it worth the time?

  1. 1
    I have been hearing a ton of negative things about going the ADN route at a community college vs going straight to the BSN. Financially this may be my only option and I would like to hear that there will be hope for me to find a job after! Does anyone have any positive experiences from getting their ADN? I would especially like to hear from the second degree students who have gone back for an ADN! If it helps to know, I will be in the Western New York area, where I think nursing job prospects are decent. Thanks.
    HeartRN13 likes this.

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  3. 37 Comments...

  4. 0
    I was wondering the same thing. I just graduated from an ADN program and I am moving from MA to NY and I'm hoping that the ADN isn't going to make it difficult for me to find a job, we will see though.
  5. 1
    Personally I think it makes more sense financially to do an ADN program at a community college, find a job, and then have them pay for the RN to BSN program.
    SurrenderDorothy likes this.
  6. 0
    I agree with the above poster.
    I am post bachelors degree(Sociology) and worked for 5 years for child protection. I am currently in an ADN program. My school accepts about 65-70 people per year to the program. So far from what I am hearing, a lot of the students are getting jobs after graduation. My step sister is also a nursing supervisor and says that here in Louisiana it makes little difference between BSN and ADN. i will in the future go for my BSN as well through the online program.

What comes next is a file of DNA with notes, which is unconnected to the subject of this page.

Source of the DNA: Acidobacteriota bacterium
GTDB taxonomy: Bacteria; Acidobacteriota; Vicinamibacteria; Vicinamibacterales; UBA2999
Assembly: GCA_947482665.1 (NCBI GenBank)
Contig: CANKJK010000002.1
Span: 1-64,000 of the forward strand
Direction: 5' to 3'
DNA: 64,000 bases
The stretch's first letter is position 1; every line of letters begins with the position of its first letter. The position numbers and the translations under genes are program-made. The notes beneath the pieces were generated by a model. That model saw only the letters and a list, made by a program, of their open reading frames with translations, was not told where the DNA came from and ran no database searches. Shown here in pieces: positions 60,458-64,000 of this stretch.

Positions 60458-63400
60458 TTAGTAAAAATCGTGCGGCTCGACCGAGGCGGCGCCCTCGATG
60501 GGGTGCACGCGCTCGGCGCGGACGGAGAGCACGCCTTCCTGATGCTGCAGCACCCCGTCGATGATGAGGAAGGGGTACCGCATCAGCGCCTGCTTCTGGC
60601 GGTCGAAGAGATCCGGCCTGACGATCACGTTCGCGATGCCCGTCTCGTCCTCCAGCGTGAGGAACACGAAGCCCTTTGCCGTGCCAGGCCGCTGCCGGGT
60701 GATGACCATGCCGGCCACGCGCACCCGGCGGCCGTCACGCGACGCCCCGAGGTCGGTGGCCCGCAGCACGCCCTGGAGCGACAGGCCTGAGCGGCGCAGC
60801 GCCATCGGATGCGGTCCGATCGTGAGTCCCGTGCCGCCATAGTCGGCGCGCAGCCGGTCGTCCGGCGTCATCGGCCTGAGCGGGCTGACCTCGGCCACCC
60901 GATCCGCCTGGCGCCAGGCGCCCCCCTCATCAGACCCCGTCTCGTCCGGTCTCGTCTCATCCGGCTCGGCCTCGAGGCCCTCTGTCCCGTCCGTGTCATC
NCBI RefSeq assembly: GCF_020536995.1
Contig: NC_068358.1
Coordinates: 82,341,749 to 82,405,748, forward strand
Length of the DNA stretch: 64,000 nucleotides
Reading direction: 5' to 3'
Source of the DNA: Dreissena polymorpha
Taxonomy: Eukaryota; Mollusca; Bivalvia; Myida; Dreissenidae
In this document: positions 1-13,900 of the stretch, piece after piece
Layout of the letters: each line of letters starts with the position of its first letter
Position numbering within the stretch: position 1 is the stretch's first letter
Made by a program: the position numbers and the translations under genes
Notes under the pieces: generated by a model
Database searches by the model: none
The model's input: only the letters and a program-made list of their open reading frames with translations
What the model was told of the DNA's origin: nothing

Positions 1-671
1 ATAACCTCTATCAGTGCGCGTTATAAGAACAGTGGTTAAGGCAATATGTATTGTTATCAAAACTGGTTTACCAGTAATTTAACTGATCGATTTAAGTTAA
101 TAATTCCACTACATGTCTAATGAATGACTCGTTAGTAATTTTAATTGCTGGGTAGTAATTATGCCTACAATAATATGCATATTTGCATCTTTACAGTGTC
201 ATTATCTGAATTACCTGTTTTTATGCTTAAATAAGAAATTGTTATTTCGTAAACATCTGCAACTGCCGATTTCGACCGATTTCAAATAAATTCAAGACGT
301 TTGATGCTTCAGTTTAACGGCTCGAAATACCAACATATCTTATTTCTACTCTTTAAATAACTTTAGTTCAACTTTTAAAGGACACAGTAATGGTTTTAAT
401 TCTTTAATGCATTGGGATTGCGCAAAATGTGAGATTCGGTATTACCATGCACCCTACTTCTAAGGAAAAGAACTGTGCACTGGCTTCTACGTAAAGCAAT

7. 1
    Thanks both of you! I keep getting so discouraged by people telling me "you won't get a job without the'll have too much competition blabla"
    bcandygurl likes this.
  8. 0
    You definitely want to be sure about the job prospects in your area. I know in my area, some hospitals are still hiring ADNs (some being the biggest hirers of my school's alumni), so I know me pursuing my ADN won't be that bad of an idea. A lot of the hospitals though are highly preferring BSNs because of the whole magnet thing.

    Community colleges are usually cheaper than private schools, but what about 4 year state schools in your area? They are usually more affordable as well.
  9. 0
    Great question! Something I have been wanting to ask also!

    I live in Washington and have heard from some that BSN is the way to go. I spoke with an RN a few weeks ago (I work at a hospital), and I asked her the same question. She said "They are still hiring ADNs. They have said that about BSN for a while but ADNs are still getting hired".

    For me, I am going wherever I can get in. Financiall ADN would be ideal, but BSN is where I want to be in the end.
  10. 0
    I'm in the same predicament. I live in TX and have been looking at the job postings for hospitals, clinics, and anywhere else I can come up with to see the hiring requirements. Most here just want an RN but will say BSN preferred. I will get my BSN but am going to talk with an advisor at the comm college to see what they recommend.
  11. 0
    I definitely think ADN is the way to go. New grads (ADN or BSN) are not in high demand right now. So it makes sense to get your ADN, find a job, and then do your BSN.
  12. 2
    I'm going the ADN route. Hospitals in my area hire ADNs for certain positions, not the one I want. But, I'll get my ADN, get a job in the hospital I want to work in, get my BSN paid for by them, and then, get the job I want.
    Mila3791 and NeoNatMom like this.

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